There is no pre-set curriculum for the learning activists. Rather, the learning agenda (learning goals, environments, styles and pace, resources, evaluations) emerges from mutual dialogue among all of the co-learners. We have learned that there are, however, some processes that can assist in their deeper exploration.
Taji Bhajhee Tokri - City Farming
City Farming in Udaipur
In Udaipur many citizens are concerned with the poor quality polluted vegetables in the local markets. Fresh organic vegetables are often very expensive and difficult to get on a regular basis.
Rather than sit and complain, several youth got together in Udaipur and formed Taji Bhajhee Tokri, which is based in Shikshantar Sansthan, Fatehpura, to start growing organic vegetables and fruits in all kinds of places in the city such as rooftops, driveways, terraces, lawns, and empty plots. These youth visit people’s homes and show them that it is easy to grow fresh bhindi, loki, turoii, kerala, gawar, baingain, palak, methi, sarson, mirchi, dhania in one’s own home. They also encourage growing wild forest foods. They are trying to promote the use of traditional seed varieties which were more nutritious and tasty as well as amrit jal, vermicompost, and natural pesticides made of cow urine, neem, chaas, garlic, etc.
Hundreds of people in Udaipur are growing some vegetables in their home. Many people have knowledge from their ties to their village. Taji Bhaji Tokri team members Uma Sargara and Gaurav Singh said, “Our dream is that every resident of Udaipur, particularly all the children, should get to eat fresh organic vegetables and fruits every day. What good is our money, if we can't eat good food. We have to stop making excuses and get to action if we care about the future of our children.”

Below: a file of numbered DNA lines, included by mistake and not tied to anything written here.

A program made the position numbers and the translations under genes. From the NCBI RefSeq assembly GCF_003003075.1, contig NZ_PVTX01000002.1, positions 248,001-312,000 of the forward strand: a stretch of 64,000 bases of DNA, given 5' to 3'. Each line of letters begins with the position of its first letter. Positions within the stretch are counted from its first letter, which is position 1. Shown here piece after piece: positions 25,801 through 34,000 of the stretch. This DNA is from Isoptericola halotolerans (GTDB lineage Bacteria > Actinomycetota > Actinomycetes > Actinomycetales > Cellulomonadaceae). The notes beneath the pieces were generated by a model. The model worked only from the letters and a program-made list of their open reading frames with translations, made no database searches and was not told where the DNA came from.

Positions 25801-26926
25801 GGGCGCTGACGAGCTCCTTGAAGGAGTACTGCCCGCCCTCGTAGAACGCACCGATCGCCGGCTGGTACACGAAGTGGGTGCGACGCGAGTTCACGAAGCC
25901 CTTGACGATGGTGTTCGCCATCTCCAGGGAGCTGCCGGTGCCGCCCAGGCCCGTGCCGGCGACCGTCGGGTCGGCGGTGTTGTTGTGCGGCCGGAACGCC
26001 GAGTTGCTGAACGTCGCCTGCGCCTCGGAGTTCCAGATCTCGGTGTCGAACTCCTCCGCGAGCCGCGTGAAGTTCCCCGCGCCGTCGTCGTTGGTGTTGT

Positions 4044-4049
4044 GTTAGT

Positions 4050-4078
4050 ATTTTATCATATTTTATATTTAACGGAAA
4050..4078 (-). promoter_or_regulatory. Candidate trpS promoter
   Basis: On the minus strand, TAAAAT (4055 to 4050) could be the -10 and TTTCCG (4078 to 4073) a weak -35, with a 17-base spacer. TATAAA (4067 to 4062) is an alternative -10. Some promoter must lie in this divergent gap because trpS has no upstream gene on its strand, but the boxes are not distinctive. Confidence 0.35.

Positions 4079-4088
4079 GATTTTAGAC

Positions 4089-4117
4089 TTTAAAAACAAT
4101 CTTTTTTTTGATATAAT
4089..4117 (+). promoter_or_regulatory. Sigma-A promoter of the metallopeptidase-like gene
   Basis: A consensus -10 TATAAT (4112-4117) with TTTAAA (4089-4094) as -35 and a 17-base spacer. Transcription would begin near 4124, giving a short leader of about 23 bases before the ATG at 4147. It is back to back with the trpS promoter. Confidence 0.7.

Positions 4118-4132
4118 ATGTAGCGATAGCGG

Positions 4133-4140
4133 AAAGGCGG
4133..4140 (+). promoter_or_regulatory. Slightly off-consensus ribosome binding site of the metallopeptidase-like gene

If you don’t have enough time, you can water your plants for 10 minutes every morning as part of one’s daily pooja. Or cut down 10 minutes from your TV time. If you don’t have enough land, you can grow on your roof, driveway, remove lawn or create a vertical hanging garden on your wall. If you don’t have enough money, you can use empty plastic bottles, tin cans, old tires, etc. to plant in.
Besides giving us fresh vegetables and fruits, city farming is restoring our deeper connection to our local farmers and to the cycle of nature. Taking care of plants and growing food is a very spiritual and meditative activity. Growing food on your roof makes your roof a 'green roof' and helps keep the house cool while fighting global warming.
Taji Bhajhee Tokri is also collaborating with Pukaar group to help people plant fruit forests in the city. Rather than planting only ashok or neem trees, this project is supporting neighborhoods to plant clusters of at least 12-15 diverse fruit trees together like sitaphal, papaya, amrudh, anaar, lemon, sehjana, kikar, banana, jamun, anjeer, sehtoot. The key is to promote biodiversity of trees which is good for people and birds.
They are collaborating with Banyan Roots Organic Store on local seeds and partnerships with local small farmers.
Taji Bhajhee Tokri also collaborates with Shikshantar to run a volunteer organic café every Saturday called Halchal Café. One can come and taste many new organic recipes here.
One can find city farming groups popping up all over India. In Mumbai, there is Urban Leaves and Green Souls, in Delhi there is Sajeev Fresh and in Chennai there is Restore. They are creating beautiful productive farms in homes, community centers, school gardens, hospitals, parks.
There is an incredible joy one feels when you break the vegetable off the plant and feed it your child. We invite you to experience this with us.
For more information, contact Vidhi Jain <9829724189> or firstname.lastname@example.org.